In this Comparative Anatomy: Homologous, Analogous, Vestigial Structures practice resource, students complete a 3 page inquiry activity.
- examine the anatomies of various species and
- create arguments with evidence as to whether the structures present are homologous and analogous
- answer true/false questions
- defend their responses
- construct explanations as to the ancient functions of vestigial structures.
With your purchase you will receive a printable PDF file with answer key. Page 2 of this PDF contains a link to a student friendly Google Slide version of the student activity. You will be able to copy this file and use it with Google Classroom or any other paperless initiative.
Get my 18 slide Google Slides lesson to accompany this resource. This is an interactive lesson with several slides requiring student interaction. You can have students type in the presentation itself by making a copy for each student or connect to interactive presentation apps such as Nearpod or Peardeck. This lesson is compatible for student paced or instructor paced presentation.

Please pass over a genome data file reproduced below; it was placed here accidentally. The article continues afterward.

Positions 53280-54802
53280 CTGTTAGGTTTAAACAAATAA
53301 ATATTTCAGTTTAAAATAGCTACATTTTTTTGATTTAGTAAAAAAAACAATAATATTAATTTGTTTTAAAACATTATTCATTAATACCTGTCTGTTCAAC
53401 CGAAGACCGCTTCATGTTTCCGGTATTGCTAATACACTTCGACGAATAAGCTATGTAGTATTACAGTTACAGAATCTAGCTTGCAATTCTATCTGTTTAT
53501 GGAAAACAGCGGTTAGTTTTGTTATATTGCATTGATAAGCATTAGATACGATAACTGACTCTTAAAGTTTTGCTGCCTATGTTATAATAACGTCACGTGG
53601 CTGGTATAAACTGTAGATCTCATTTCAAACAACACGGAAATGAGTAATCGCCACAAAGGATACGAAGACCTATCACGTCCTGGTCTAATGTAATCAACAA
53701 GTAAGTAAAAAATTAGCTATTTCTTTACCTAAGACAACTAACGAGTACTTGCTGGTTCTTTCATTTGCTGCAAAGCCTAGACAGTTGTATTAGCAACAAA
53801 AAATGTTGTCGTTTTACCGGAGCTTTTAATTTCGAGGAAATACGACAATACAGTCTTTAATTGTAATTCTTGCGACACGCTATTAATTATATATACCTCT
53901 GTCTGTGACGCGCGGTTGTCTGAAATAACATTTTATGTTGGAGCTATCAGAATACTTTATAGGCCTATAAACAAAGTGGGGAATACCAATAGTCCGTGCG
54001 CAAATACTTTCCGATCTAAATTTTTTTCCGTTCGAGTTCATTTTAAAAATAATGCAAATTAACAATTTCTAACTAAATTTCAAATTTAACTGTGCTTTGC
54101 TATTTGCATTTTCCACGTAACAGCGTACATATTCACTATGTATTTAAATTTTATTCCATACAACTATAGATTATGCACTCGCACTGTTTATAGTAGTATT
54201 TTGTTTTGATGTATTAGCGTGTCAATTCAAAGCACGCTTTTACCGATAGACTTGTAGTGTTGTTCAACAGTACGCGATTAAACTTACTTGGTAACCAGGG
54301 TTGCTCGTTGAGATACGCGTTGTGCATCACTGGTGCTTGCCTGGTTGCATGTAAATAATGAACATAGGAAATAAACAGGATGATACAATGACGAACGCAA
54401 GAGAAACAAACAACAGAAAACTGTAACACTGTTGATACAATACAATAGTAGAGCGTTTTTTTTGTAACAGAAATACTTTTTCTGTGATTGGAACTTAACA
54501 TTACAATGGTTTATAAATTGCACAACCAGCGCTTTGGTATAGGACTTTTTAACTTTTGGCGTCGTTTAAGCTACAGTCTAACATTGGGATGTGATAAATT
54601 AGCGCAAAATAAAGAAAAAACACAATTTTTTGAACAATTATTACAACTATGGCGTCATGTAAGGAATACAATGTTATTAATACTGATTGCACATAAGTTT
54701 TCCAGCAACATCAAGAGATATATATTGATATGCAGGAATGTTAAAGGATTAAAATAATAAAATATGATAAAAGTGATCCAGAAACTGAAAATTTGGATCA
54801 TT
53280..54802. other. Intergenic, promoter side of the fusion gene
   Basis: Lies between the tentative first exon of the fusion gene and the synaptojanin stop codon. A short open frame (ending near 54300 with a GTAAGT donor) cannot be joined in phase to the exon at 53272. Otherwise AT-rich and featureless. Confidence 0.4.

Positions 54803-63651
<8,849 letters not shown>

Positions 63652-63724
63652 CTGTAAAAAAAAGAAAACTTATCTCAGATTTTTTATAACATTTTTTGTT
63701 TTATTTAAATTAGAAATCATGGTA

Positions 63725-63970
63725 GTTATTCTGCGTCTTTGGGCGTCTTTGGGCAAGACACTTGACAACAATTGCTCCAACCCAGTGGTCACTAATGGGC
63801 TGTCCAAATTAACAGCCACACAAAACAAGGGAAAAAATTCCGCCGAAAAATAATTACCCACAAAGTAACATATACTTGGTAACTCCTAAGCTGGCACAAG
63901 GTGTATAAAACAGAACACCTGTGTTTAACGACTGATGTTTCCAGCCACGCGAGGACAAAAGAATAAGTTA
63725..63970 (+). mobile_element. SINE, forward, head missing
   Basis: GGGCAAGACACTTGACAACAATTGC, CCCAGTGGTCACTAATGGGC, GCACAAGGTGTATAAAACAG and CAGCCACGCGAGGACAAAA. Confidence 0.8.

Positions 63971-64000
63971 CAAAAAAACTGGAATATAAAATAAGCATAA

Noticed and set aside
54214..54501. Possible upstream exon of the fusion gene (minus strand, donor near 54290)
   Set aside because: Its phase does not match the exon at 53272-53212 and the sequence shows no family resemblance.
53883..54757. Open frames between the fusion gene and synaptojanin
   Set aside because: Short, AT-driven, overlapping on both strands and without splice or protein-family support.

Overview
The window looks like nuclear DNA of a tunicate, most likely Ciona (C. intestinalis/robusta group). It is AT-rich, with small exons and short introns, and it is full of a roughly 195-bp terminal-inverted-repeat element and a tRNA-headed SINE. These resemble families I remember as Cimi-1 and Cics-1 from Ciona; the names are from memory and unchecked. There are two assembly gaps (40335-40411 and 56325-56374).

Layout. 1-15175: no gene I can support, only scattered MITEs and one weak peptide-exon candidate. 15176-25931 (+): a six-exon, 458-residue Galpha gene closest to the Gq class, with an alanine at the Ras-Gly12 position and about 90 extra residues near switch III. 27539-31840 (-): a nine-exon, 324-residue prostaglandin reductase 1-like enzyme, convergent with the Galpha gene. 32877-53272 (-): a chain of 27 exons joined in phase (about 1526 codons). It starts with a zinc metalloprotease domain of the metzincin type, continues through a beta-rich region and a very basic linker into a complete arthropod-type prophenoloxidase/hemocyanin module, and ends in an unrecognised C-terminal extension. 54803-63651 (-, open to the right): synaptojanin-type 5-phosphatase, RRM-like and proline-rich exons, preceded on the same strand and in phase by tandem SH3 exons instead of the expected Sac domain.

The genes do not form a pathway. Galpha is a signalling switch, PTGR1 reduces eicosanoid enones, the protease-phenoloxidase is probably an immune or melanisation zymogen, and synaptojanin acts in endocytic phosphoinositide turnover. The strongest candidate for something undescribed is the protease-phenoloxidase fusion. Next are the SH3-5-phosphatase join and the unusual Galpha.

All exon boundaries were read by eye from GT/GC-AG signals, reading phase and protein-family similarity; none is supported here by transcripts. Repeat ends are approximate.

Or both resources for a discount in the Comparative Anatomy Bundle.
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NGSS Standards covered:
MS-LS4-2 Apply scientific ideas to construct an explanation for the anatomical similarities and differences among modern organisms and between modern and fossil organisms to infer evolutionary relationships. Emphasis is on explanations of the evolutionary relationships among organisms in terms of similarity or differences of the gross appearance of anatomical structures.
MS-LS4-1 Analyze and interpret data for patterns in the fossil record that document the existence, diversity, extinction, and change of life forms throughout the history of life on Earth under the assumption that natural laws operate today as in the past. Emphasis is on finding patterns of changes in the level of complexity of anatomical structures in organisms and the chronological order of fossil appearance in the rock layers. Assessment does not include the names of individual species or geological eras in the fossil record.